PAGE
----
Ryanair also expects high profits in the coming years


On average, flight tickets in 2022 were 48 percent more expensive than in the same period last year and thus cost 14 percent more than before the corona pandemic.

(Photo: dpa)

Dublin Significantly higher ticket prices brought Europe’s largest low-cost airline Ryanair a profit in the Christmas quarter. According to the management, the company should maintain this trend and achieve record results in the financial year running until the end of March. Chief Financial Officer Neil Sorahan expects Ryanair to “continue to grow profitably over the next year and beyond”. Sorahan told the Bloomberg news agency when presenting the quarterly figures on Monday in Dublin.

According to his estimates, the rise in ticket prices should continue around Easter and in the summer. The Dublin stock exchange reacted with slight price losses. The airline’s stock was down around 0.2 percent there at one point.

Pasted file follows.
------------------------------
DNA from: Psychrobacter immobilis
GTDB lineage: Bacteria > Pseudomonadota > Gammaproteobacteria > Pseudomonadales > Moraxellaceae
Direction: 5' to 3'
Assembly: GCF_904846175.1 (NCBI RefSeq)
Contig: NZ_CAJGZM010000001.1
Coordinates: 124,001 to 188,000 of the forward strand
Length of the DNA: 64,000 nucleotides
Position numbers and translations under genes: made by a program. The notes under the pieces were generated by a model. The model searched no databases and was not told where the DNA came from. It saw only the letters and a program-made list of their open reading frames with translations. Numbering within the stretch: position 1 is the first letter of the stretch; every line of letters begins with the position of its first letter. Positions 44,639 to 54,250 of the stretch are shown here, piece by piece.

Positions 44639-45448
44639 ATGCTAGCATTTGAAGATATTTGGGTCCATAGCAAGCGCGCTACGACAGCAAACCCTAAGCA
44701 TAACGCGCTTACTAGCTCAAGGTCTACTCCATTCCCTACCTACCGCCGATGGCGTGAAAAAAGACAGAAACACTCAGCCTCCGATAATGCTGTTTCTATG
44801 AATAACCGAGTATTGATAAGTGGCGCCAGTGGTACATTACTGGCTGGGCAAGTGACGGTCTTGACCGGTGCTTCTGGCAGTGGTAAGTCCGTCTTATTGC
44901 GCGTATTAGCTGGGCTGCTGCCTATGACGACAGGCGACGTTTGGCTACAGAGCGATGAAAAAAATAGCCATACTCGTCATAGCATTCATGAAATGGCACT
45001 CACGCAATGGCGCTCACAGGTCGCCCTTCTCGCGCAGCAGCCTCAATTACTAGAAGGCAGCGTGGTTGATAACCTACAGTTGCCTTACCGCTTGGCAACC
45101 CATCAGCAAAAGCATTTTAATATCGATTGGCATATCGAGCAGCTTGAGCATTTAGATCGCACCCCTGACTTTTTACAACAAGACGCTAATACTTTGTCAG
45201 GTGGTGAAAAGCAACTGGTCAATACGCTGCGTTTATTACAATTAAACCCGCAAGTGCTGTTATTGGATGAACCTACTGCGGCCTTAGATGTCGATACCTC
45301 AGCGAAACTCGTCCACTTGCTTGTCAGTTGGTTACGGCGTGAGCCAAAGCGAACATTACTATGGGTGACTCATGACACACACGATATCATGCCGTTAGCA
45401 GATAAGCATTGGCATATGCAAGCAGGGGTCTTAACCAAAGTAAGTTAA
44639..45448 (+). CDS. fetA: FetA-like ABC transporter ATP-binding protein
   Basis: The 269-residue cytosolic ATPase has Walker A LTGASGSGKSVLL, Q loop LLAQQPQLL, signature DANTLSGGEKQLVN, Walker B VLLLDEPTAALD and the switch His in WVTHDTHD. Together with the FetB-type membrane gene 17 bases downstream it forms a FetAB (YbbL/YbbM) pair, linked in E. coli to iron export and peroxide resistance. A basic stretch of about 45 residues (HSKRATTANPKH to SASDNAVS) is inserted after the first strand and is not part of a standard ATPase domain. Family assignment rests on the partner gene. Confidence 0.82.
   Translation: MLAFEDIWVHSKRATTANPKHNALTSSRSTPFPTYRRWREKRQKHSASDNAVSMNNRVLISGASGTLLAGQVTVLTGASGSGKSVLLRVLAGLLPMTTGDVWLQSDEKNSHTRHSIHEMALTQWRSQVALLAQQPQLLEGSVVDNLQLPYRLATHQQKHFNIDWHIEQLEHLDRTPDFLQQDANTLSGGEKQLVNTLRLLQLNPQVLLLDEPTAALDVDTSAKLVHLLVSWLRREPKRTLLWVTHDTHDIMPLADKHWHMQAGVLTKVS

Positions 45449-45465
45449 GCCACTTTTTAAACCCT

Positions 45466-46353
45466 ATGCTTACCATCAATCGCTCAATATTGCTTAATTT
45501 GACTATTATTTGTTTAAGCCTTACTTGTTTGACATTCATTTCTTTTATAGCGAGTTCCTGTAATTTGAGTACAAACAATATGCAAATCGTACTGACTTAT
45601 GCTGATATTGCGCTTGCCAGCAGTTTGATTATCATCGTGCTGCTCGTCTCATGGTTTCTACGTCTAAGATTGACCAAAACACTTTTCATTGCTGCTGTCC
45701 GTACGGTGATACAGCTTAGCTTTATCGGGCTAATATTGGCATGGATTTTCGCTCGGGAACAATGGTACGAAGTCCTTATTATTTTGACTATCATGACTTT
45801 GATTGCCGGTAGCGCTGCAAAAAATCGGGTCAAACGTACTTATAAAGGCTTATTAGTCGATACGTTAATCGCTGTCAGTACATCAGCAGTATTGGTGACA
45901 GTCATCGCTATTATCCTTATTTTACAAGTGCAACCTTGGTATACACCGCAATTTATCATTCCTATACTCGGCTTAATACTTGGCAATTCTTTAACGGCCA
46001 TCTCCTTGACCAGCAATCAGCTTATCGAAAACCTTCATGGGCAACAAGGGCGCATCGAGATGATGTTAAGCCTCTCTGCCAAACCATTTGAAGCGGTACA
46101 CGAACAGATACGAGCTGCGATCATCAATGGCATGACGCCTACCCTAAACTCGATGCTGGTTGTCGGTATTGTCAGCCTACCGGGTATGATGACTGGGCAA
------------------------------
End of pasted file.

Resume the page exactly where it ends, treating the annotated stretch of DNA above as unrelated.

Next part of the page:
Ryanair had already announced the quarterly profit of around 200 million euros at the beginning of January and raised the profit forecast for the current financial year to the end of March. Since then, the group management around Ryanair boss Michael O’Leary has been counting on an annual profit adjusted for special effects of 1.325 to 1.425 billion euros.

In the third business quarter up to the end of December, profits of a good 202 million euros were almost exactly as announced. On average, analysts had expected a little more. In the second Corona winter of 2021, Ryanair had made a loss of 96 million euros.

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Ryanair revenue up 57 percent

The British competitor Easyjet, on the other hand, also made a loss in the past quarter, but also expects a profit before taxes for its entire financial year up to the end of September 2023.

>> Read here: Ryanair boss Michael O’Leary makes an indecent offer to Orban

The corona pandemic had hit the aviation industry hard. Many airlines only survived the crisis thanks to state aid and had to get fresh money from shareholders. In 2022, however, air traffic in large parts of the world recovered significantly from the crisis.

Ryanair carried around 38.4 million passengers in the past quarter, 24 percent more than a year earlier. Sales jumped 57 percent to 2.3 billion euros.

This was mainly due to the high ticket prices: According to the information, flight tickets were 48 percent more expensive on average than in the same period last year and thus cost 14 percent more than before the corona pandemic.

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